Financial institutions have unique challenges in planning and executing their HR compensation and sales incentive processes. With compensation accounting for a large percentage of operating expenses, institutions are looking towards solutions that are capable of tackling their complex requirements.
A focus on compliance in financial institutions is paramount, with risk reduction a clear priority for many. Annabel highlighted three specific focal points:
- General Data Protection Regulation (GDPR)
- Gender pay equity
- Overall financial scrutiny
Since its introduction on May 25, GDPR has been a primary concern for financial institutes, as they aim to meet the laws and obligations around personal data, privacy, and consent.
Another is gender pay equity. The latest regulatory and legislative initiatives from across the US and Europe requires financial institutions to understand how best to address the gender pay gap and be more accountable for compensation discrepancies and open the discussion to why the workforce is still skewed in favor of male employees.
The last piece is around overall financial scrutiny by the financial regulators. In the US the Office of the Comptroller of the Currency has jurisdiction over retail banks and insurance companies, and there is concern about making sure that their sales incentive plans are transparent and auditable so that they can produce the appropriate reporting for their financial regulators.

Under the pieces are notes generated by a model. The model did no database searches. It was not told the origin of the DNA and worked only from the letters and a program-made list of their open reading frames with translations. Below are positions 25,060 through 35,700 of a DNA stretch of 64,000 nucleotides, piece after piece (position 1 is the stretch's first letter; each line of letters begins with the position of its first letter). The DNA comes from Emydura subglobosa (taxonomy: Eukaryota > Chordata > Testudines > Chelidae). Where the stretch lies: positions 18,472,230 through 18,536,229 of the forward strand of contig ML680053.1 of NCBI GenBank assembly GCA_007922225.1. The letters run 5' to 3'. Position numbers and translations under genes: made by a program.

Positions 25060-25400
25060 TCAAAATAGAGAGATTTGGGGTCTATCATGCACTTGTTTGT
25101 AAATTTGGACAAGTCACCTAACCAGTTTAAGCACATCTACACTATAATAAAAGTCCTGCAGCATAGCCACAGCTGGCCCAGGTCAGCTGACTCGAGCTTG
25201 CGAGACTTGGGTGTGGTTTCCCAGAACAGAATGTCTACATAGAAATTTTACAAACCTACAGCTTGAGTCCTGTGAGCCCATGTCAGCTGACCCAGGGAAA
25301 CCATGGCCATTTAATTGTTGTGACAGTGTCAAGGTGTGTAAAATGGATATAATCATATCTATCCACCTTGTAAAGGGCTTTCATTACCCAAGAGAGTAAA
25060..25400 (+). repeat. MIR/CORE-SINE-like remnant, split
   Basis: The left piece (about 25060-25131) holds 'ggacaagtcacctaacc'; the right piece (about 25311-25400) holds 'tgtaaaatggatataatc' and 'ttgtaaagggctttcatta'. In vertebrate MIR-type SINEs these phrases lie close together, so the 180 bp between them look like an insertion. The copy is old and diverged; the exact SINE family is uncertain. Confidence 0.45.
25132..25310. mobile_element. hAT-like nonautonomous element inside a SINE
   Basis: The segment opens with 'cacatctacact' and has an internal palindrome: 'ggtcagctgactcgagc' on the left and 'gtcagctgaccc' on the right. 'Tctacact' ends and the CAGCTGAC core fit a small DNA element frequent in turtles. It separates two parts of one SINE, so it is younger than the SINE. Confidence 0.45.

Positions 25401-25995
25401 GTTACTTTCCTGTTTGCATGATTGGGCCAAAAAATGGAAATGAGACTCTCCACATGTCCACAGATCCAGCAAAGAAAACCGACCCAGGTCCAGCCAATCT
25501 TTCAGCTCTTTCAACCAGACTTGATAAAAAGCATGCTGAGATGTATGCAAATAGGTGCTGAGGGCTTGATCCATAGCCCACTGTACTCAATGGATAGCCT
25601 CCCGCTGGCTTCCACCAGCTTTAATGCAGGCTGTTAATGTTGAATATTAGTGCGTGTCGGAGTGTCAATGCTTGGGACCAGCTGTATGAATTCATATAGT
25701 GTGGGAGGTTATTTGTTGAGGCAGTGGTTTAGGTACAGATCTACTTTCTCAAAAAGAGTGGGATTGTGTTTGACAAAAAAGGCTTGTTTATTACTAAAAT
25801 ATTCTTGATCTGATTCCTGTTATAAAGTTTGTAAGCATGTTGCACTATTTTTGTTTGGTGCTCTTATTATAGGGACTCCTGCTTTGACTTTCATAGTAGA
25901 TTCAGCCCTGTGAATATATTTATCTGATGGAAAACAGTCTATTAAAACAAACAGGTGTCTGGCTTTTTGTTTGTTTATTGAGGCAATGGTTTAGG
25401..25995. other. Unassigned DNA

Through marrying and digesting a lot of transactional data, institutes can place compensation at the center of any discussion. People analytics continues to be at the heart of talent acquisition, talent retention, and pay for performance. To know whether initiatives around talent management are working, the C-Suite needs the appropriate level of insight that can be analyzed from marrying all of their data in one place and reporting on it. It's hard to know whether programs or initiatives around talent management or pay equity are effective, without having the compensation piece married to things like attrition and historical benchmarking data. To make sure institutions stay competitive, there’s an increasing level of interest in benchmarking both internally and externally against peer groups.
The third priority for financial institutes is on achieving greater operational efficiencies. For most financial institutions between 70 and 90 percent of their operating expenses are related to compensation, and without being able to drive automation throughout that process, it's very difficult for financial institutions to achieve the greatest level of operational efficiency.
“For most financial institutions, between 70 and 90 percent of their operating expenses are related to compensation.”
There is a trend occurring through a lot of financial institutions. Regardless of the stage of HR transformation, many institutions are aware that compensation is the missing piece to their HR core platforms. Operation excellence can’t be achieved without a focus on compensation—it’s the last mile of their HR transformation. To close the critical gaps in compensation practices, you need to make sure your processes are automated, your data secured, and everything is running as efficiently as possible.
Download the financial services industry case study to see how some of the world’s leading financial institutions take advantage of beqom to provide transparent compensation processes and link employees more closely with organizational strategy.